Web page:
Sunday, July 17, 2011

Affinities and stunts

It has been a while since I talked about skills or affinities but I settled on an approach that leads to greater balance across levels and smooths out some of the oddities of DCs by approaching them differently.

First, some vocabulary. The term “skills” is poor because it references too many things. It refers to the character’s ability to achieve an act and it refers to the act itself.  This leads to a lack of precision in general that is compounded because “skill” is also used in the mechanics. “I’m good at Climb so I’ll climb the wall. [rolls d20] Seventeen with my +10 climb is 27 against the climb DC 20.” That is dumb.

In a game focusing on words, some of this will be unavoidable, but we can do better. I plan to stick with the term affinities to reference the ability of the character. I call the actions themselves stunts. The term is intended to be broad and can refer to anything from jumping a pit to training a horse to pulling some piece of knowledge from the recesses of your mind. Any action where after you succeed some grizzled veteran NPC typically short on praise might turn and say, “Nice little stunt you pulled back there” could be a stunt.

All stunts are an ability check. The same guidelines (as presented in 4.0.1) apply in determining which ability best governs the stunt. Characters may describe how they attempt the stunt with an affinity if they so choose. Players select a single affinity and the GM adjudicates its applicability. The affinity cannot be changed after the GM adjudicates, so players are encouraged to select the most appropriate affinity in their arsenal.

As per before, characters receive three affinities at character creation, chosen from a list provided by their first character class. Some classes provide bonus affinities chosen from the same list. If you later multiclass and select a bonus affinity as your starting feat, you can choose from any list in which you have classes. There may be other ways to add additional affinities to your list such as race or talents.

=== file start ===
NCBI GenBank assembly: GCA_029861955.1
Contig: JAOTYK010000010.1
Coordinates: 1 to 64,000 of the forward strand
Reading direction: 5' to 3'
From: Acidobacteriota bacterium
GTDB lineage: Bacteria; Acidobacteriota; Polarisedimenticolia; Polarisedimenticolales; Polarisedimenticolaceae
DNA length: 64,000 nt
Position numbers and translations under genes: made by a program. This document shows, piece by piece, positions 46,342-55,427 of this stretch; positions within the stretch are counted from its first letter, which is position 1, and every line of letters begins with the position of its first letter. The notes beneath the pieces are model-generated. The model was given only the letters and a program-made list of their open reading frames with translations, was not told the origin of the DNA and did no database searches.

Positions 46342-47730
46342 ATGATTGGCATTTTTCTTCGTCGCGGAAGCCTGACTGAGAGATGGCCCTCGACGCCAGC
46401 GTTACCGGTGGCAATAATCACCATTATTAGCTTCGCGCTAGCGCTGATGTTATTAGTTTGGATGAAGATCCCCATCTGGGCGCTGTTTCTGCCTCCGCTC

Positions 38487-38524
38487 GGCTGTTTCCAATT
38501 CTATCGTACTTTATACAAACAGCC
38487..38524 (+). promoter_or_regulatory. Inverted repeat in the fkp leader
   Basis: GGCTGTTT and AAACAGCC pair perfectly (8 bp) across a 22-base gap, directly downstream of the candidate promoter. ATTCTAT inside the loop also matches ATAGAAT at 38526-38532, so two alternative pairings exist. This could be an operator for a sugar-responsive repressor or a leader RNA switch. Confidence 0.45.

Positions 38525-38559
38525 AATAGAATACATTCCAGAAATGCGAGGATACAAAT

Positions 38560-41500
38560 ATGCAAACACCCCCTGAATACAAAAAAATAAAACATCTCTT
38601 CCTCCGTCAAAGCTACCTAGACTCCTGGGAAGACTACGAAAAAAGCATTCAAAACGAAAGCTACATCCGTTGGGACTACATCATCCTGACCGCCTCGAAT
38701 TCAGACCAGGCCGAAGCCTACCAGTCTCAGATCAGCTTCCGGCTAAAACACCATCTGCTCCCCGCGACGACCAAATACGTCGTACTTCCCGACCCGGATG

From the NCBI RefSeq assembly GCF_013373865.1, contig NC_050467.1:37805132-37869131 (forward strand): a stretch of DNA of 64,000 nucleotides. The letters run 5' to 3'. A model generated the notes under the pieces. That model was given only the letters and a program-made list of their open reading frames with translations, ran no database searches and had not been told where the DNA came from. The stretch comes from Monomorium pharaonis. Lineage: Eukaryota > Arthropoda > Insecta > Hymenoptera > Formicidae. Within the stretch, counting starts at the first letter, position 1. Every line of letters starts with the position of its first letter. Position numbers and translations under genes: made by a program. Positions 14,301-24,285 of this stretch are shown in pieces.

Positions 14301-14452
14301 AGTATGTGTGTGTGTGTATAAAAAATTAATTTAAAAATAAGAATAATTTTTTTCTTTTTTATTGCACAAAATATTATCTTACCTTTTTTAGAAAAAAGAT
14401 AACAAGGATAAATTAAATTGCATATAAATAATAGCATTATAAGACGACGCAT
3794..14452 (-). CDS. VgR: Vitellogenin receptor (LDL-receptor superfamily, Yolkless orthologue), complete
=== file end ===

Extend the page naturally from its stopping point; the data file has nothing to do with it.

An affinity does not provide a numeric benefit. If an affinity is ‘spot on’ it allows the player to roll 2d20 and take the higher result. If an affinity is ‘related’ it allows the player to spend an action point to reroll a d20. A ‘spot on’ affinity may also spend an action point to reroll one of the d20s. At level 1-4, a single action point can be spent per check; at 5-9, two may be spent; and at 10+, up to three action points may be spent to reroll any given check.

The guidelines for determining ‘spot on’ and ‘related’ are essentially the same as last time with minor changes. Namely, ‘spot on’ is more narrowly construed and ‘related’ is more broadly construed. In this manner, the breadth of ‘spot on’ should be in line with current D&D skills and the ability to spend a resource (the action point) for related affinities encourages taking on risk and creativity.

Determining DCs
There are three DCs in the game: basic, heroic, and legendary. These DCs are then modified by a few simple concepts.
  • Basic stunts are DC 10 and are standard stunts that are challenging but achievable by any character.
  • Heroic stunts are DC 15 and are more challenging stunts that most common folk could not reasonably achieve. A trained hero (i.e. ‘spot on’) or a dedicated hero (i.e. spend an action point on a related affinity) will find these eminently doable.  
  • Legendary stunts are DC 20 and are the most challenging stunts. Common folk could never hope to achieve these stunts and they remain challenging for all but the most competent heroes. Importantly, legendary stunts always have legendary consequences. Running across a thin steel wire may be legendary, but it is not legendary if it is strung three feet above a stack of cushions.